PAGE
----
As the son of an Italian father and an American mother, Martino Marangoni (1950, ITA) sailed to New York for the first time in the summer of 1959, to visit his American grandparents. He was nine years old, brought his first camera, a Kodak Brownie, and photographed the impressive skyscrapers.
His fascination with the city and his ties with friends and family brought him back to New York almost every year. From 1972 to 1975 he studied photography at the Pratt Institute and became acquainted with the work of Robert Frank and Lee Friedlander, among many other New York based street photographers. It is there where he developed his subjects of interest and his photographic style.
Marangoni was not only there when the Twin Towers were being built, but he also happened to be there when they collapsed in 2001. Since that day he has returned to visit Ground Zero regularly, documenting the rebuilding of the area and the changing neighbourhood. Witnessing the 9/11 attacks drew hem back to his archive.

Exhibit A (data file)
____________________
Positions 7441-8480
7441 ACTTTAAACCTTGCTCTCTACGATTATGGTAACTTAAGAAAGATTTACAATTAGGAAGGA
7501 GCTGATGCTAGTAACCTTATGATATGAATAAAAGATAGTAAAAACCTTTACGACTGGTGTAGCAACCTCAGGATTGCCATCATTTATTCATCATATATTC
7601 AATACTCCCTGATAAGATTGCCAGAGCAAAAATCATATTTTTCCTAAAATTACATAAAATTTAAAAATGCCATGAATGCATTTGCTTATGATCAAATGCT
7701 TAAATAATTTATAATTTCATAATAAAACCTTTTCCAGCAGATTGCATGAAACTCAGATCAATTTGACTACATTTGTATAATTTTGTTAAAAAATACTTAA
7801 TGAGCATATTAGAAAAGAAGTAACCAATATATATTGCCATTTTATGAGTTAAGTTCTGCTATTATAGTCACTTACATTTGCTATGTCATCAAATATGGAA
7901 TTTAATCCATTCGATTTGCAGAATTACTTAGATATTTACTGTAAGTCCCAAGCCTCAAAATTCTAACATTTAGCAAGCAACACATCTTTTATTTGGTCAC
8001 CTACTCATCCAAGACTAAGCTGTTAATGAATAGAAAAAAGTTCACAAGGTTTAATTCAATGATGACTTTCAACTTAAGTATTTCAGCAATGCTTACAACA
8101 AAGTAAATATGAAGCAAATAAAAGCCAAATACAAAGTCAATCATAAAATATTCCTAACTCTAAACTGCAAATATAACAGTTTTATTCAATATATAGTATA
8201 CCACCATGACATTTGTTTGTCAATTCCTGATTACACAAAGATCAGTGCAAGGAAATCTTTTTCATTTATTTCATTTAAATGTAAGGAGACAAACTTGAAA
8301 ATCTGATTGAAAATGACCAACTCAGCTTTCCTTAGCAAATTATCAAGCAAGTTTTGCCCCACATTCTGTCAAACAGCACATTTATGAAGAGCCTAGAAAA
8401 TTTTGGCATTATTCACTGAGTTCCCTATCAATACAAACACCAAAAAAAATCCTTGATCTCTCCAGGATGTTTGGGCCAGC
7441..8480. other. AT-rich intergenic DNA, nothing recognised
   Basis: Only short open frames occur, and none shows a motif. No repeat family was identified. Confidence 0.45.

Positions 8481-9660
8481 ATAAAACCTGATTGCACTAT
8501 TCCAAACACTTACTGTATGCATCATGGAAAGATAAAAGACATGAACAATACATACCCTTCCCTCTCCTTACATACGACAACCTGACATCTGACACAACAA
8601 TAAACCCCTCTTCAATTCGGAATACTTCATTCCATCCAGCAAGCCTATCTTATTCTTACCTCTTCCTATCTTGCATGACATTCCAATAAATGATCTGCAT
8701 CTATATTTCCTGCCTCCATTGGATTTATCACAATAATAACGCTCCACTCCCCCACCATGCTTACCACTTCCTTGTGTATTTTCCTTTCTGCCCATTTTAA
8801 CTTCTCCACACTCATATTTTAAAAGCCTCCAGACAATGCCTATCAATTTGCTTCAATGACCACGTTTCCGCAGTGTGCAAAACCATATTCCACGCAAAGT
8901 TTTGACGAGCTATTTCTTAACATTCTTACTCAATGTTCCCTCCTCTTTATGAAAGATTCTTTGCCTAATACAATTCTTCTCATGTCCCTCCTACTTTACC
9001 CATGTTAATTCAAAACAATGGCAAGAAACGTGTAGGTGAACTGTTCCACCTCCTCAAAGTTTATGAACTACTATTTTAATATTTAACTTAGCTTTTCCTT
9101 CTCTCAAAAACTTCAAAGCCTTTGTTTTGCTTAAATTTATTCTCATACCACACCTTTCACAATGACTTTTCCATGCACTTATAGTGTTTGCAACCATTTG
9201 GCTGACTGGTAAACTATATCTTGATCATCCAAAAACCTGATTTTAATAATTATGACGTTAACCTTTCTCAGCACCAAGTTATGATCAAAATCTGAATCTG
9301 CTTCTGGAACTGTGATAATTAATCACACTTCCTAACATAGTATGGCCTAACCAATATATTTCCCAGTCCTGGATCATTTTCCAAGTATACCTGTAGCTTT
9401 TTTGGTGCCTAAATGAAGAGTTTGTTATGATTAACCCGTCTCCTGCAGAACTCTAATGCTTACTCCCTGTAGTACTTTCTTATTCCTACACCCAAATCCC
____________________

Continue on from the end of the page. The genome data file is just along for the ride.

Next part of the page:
Rebuilding – My Days in New York is a collection of images from Marangoni’s archive, covering a period of 60 years. An intriguing testimonial of the fast changing city and street life in the past six decades. Marangoni avoids nostalgia or dwelling on the past. Supplemented with anecdotes and personal notes, he provides a reflection of the development of photography in relation to the city, and his personal experiences herein. Rebuilding – My Days in New York recalls a photographer‘s search for his subject and unique expression.
Including a reflective text by W.M.Hunt.
Rebuilding – My New York Days is Marangoni’s third book published with The Eriskay Connection after Alone Together (2014) and Nonni’s Paradiso (2016).